World Journal of Gastroenterology (WORLD J GASTROENTERO)

Publisher: Zhongguo Zhong xi yi jie he yan jiu hui

Journal description

WJG is an international learned journal of gastroenterology. It is published in English bimonthly and distributed worldwide, and it aims to strengthen international exchanges of modern and traditional gastroenterology, to promote the development of gastroenterology, and to make contributions to human health. WJG is the only international journal of gastroenterology published in English based in China. It mainly publishes original papers of basic research and clinical studies in gastroenterology from all of the world. Original articles with international competitiveness, articles from projects supported by scientific grants, original articles of traditional Chinese digestive medicine and herbs, of acupuncture, of ethinomedicine, and of combined traditional and modern digestive medicine are published with priority. Commentaries, literature reviews, rapid reports, clinical experience, and case reports of rare diseases are published preferentially as well.

Current impact factor: 2.37

Impact Factor Rankings

2016 Impact Factor Available summer 2017
2014 / 2015 Impact Factor 2.369
2013 Impact Factor 2.433
2012 Impact Factor 2.547
2011 Impact Factor 2.471
2010 Impact Factor 2.24
2009 Impact Factor 2.092
2008 Impact Factor 2.081
2003 Impact Factor 3.318
2002 Impact Factor 2.532
2001 Impact Factor 1.445
2000 Impact Factor 0.993

Impact factor over time

Impact factor

Additional details

5-year impact 2.67
Cited half-life 5.80
Immediacy index 0.35
Eigenfactor 0.05
Article influence 0.65
Website World Journal of Gastroenterology website
Other titles World journal of gastroenterology (Online), WJG, Shih chieh wei ch'ang ping hsüeh tsa chih
ISSN 1007-9327
OCLC 60638475
Material type Document, Periodical, Internet resource
Document type Internet Resource, Computer File, Journal / Magazine / Newspaper

Publications in this journal

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    Preview · Article · Feb 2016 · World Journal of Gastroenterology

  • No preview · Article · Jan 2016 · World Journal of Gastroenterology
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    ABSTRACT: Chronic hepatitis-C virus (HCV) infection is world wide problem and is the main cause of chronic liver disease, cirrhosis and hepatocellular carcinoma. However, recent studies have shown that HCV infection is also linked with a varied spectrum of extrahepatic manifestations, affecting various organs in the human body including Central nervous systems (CNS). A large number of HCV chronic patients show neurological problems from cognitive impairment to peripheral neuropathy. Several lines of evidence suggest that brain accommodate viral replication. This was evidenced from quasispecies analysis and the detection of replicative intermediate forms of HCV RNA and viral proteins within the CNS. The major pathogenetic mechanism responsible for nervous system dysfunction in viral infected patients seems to be the upregulation of the host immune response which results in production of immune complexes, cryoglobulins, and auto- antibodies. Alternate mechanisms may include the effects of circulating chemokines and inflammatory cytokines. Therefore, HCV infection should be considered in the differential diagnosis of a variety of neurologic disorders. This review will provide an impetus to understand the various neurologic complications, identify definite pathophysiologic mechanisms, and thereby providing clear guidelines for the understanding and the management of various HCV related nervous system disorders.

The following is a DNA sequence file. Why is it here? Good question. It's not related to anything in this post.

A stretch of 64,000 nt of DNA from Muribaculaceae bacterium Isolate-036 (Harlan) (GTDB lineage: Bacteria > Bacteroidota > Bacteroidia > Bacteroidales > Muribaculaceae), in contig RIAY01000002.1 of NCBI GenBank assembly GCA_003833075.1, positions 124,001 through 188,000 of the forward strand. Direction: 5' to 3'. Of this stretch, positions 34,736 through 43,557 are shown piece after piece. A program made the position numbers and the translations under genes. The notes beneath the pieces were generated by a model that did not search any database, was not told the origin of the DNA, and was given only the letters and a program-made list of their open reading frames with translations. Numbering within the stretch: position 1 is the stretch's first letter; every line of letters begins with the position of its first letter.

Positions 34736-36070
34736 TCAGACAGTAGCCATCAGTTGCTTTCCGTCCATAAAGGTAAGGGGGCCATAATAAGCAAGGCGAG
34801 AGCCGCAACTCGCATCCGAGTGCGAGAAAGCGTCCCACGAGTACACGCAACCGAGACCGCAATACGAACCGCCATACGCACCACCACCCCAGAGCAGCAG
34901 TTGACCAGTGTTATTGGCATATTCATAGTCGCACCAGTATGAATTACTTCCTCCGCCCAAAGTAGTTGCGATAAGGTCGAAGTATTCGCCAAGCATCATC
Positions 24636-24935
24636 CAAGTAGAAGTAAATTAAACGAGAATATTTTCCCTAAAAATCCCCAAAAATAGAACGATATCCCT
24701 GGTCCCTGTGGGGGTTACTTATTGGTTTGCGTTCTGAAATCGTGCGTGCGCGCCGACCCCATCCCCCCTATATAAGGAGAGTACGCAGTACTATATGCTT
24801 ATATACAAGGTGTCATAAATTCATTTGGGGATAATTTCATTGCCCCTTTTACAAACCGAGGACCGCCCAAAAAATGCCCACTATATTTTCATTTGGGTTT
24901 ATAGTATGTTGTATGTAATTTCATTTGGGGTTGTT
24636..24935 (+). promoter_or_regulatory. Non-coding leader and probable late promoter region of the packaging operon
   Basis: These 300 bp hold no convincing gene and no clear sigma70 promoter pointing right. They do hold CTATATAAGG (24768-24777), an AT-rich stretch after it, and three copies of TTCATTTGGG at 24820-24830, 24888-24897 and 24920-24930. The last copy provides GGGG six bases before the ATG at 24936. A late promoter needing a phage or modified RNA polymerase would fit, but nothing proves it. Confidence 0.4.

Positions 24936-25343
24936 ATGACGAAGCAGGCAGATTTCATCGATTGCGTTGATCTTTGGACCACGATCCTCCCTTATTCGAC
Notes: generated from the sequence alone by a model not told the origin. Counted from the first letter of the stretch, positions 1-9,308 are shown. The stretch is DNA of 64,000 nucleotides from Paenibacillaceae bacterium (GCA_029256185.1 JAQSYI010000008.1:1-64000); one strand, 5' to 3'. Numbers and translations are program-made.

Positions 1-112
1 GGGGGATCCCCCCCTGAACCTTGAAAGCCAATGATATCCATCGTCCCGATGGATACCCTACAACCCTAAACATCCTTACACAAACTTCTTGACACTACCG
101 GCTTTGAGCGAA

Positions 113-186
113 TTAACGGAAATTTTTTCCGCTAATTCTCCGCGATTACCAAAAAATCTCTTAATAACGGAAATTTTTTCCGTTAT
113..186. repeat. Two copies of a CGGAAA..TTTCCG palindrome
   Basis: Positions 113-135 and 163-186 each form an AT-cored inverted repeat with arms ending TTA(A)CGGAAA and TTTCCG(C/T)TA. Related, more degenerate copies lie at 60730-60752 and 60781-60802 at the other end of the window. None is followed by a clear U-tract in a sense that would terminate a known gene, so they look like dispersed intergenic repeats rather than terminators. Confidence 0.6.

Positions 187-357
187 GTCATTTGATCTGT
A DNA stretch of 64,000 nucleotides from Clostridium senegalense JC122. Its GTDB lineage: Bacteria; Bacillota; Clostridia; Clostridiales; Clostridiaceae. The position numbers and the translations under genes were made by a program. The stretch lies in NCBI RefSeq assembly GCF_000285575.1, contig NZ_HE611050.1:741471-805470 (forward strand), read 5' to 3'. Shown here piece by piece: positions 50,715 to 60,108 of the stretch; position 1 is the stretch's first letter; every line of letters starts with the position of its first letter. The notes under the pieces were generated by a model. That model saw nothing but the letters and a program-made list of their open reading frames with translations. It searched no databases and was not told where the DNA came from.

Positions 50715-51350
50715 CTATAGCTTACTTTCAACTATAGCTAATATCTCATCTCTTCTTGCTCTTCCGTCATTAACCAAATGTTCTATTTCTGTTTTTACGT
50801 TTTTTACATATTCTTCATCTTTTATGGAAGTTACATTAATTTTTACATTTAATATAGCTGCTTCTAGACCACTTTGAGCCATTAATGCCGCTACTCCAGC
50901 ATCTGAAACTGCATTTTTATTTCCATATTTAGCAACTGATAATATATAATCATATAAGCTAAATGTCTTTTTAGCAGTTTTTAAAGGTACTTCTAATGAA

No preview · Article · Jan 2016 · World Journal of Gastroenterology
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    ABSTRACT: Complete response to chemoradiotherapy for rectal cancer is becoming a common clinical entity. Techniques to diagnose complete response and how to survey these patients without operative intervention are still unclear. We review the most recent evidence. Barriers to firm conclusions regarding this are heterogeneity of diagnostic definitions, differing surveillance protocols, and a lack of randomised studies. © The Author(s) 2016. Published by Baishideng Publishing Group Inc. All rights reserved.
    Preview · Article · Jan 2016 · World Journal of Gastroenterology
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    ABSTRACT: Colorectal cancer (CRC) constitutes a major public health problem as the third most commonly diagnosed and third most lethal malignancy worldwide. The prevalence and the physical accessibility to colorectal tumors have made CRC an ideal model for the study of tumor genetics. Early research efforts using patient derived CRC samples led to the discovery of several highly penetrant mutations (e.g., APC, KRAS, MMR genes) in both hereditary and sporadic CRC tumors. This knowledge has enabled researchers to develop genetically engineered and chemically induced tumor models of CRC, both of which have had a substantial impact on our understanding of the molecular basis of CRC. Despite these advances, the morbidity and mortality of CRC remains a cause for concern and highlight the need to uncover novel genetic drivers of CRC. This review focuses on mouse models of CRC with particular emphasis on a newly developed cancer gene discovery tool, the Sleeping Beauty transposon-based mutagenesis model of CRC. © The Author(s) 2016. Published by Baishideng Publishing Group Inc. All rights reserved.